A Safe Halloween

A Safe Halloween

As Halloween arrives, many people will make social plans with their friends, whether that is to attend large parties, dress up, or just hang out in a small group. Although Halloween is portrayed as a childlike holiday that signifies the arrival of the fall season, to many, there are also many negative things that can come out of the 31st if things go sideways. Halloween isn’t all sour, but it is not 100% sweet either.


Although Trick-Or-Treating is a child’s pastime, the stem of Halloween issues come from this very activity. The idea of knocking on someone’s door in return for a treat seems almost innocuous, but not when you don’t know on whose door it is your knocking or what they are really giving you. A wrapper doesn’t perfectly communicate what lies beneath, even if what is unwrapped appears just fine. Below this you will find a list with types of drugs that are commonly used to disguise candies and an excerpt on how to identify if you have received a compromised treat. 


Laced Candies : 

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Marijuana-laced candies are commonly known as edibles. These types of laced candies are legal in some states, but not all 50. These candies are commonly found laced with both THC and CBD, but the effects of these supplements can have varying effects depending on the concentrations of the active ingredients as well as the strain of marajuana. Marijuana laced treats are often found in the form of cookies, brownies, gummies, or chocolate bars.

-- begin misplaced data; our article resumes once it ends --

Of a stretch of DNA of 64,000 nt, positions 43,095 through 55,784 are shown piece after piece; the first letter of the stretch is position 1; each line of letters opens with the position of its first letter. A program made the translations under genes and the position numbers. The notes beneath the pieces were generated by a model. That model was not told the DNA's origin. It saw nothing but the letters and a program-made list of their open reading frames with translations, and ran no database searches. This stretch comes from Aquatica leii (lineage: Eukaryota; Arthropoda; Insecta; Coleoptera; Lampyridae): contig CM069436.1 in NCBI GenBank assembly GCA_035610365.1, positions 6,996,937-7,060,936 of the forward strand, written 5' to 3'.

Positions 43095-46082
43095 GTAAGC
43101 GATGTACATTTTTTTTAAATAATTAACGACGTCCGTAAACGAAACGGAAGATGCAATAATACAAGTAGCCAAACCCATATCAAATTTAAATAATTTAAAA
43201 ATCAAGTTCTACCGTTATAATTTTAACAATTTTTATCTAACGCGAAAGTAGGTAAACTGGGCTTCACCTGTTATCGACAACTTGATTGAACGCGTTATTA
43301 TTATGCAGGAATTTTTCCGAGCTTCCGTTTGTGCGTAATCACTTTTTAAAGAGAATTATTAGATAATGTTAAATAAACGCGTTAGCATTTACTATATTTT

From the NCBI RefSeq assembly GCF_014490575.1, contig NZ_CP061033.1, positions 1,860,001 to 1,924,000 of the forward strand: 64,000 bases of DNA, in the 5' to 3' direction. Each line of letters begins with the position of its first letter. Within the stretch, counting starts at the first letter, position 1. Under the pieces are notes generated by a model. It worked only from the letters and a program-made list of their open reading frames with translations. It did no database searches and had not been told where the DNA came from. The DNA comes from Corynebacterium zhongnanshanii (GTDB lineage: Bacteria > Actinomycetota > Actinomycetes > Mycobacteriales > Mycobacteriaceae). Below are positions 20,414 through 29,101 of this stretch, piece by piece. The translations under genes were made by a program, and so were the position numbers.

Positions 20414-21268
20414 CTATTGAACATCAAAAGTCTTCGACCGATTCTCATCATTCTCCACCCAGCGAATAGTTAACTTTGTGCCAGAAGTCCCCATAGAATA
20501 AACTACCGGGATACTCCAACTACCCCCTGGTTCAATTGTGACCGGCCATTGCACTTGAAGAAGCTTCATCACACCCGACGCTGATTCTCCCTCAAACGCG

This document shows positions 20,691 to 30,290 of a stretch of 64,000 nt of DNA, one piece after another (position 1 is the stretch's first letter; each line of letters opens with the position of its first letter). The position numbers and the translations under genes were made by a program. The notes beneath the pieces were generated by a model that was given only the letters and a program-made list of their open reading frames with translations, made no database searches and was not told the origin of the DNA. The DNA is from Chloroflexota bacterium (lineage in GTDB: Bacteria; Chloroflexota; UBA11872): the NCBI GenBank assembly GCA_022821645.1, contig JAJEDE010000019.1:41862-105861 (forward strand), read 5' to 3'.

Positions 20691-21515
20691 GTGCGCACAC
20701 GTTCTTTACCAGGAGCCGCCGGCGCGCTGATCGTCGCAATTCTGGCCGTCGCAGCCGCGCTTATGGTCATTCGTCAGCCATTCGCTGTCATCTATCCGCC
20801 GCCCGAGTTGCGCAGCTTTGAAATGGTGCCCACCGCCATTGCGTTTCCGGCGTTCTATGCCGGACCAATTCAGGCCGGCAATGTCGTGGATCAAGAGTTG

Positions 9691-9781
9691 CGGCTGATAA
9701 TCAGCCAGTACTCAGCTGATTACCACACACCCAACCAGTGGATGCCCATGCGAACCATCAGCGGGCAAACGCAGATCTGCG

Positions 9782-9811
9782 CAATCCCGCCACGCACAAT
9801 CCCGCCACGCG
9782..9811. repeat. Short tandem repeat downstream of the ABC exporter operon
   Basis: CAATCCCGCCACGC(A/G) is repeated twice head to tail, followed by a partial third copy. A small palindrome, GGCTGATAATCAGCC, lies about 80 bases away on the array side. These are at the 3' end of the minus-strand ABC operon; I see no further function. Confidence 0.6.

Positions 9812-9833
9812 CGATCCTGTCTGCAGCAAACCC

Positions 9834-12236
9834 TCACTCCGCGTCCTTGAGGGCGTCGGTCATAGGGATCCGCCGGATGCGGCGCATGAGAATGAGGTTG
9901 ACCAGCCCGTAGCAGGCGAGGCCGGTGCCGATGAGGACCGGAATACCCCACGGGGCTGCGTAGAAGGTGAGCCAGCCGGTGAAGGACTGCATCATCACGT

Meth-laced candies are not as common as marijuana-laced ones, but there have still been reports of chocolate bars and gummy candies being laced with meth (short for methamphetamine). “A couple in Oregon was hospitalized a few years ago after unknowingly eating their child’s meth-laced Halloween candy” (Vertava Health Ohio). This one incident led to the confiscation of meth-laced candies that were being marketed specifically to younger teens and estimated to be worth around one-million dollars all together. The laced candies found included lollipops molded into the shape of popular fictional characters. 


A small amount of laced-candies have been found to contain traces of LSD which is a hallucinogenic drug. A man was arrested in Colorado for allegedly mailing LSD-laced chocolate and gummy bears across the country. 


The dangers that come with laced-candies relate back to the fact that this issue is not regulated. Other than THC-laced candies – which are sold through authorized vendors – candy drugs are often created and sold illegally. The harmful effects of laced-candies can vary drastically from one source to the next; even different batches from the same source may be noticeably different. “Another big problem with drug-laced candy is its innocent look.” (Vertava Health Ohio). The innocent look of laced-treats relates back to an unsafe Halloween as children may think they are receiving an innocent piece of candy they’ve seen hundreds of times, but they are actually holding a dangerous substance. 


How to Avoid this :

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The Los Angeles Times provides a list of things to do and look out for to make sure your candy is safe to eat

  • All fruit should be cut and examined.
  • Homemade treats should come from only someone the children and parents know.
  • Make sure candy comes in its original, sealed packaging. Anything with holes or that appears tampered with should be discarded.
  • Look for tell-tale signs that a candy is laced with marijuana.
    • The packaging may look like a commercial brand candy but the packaging might appear green, a marajuana leaf emblem or the word “medicinal” somewhere on it.
    • Drinks may also appear similar to sodas like Mountain Dew. 
    • Marajuana-laced candy includes goldfish and gummy bears. 


Although easily avoidable, laced candies and treats can appear randomly and they are a serious issue. Be sure to look out for the signs listed above and advise others to do the same and you’ll be sure to have a safe Halloween.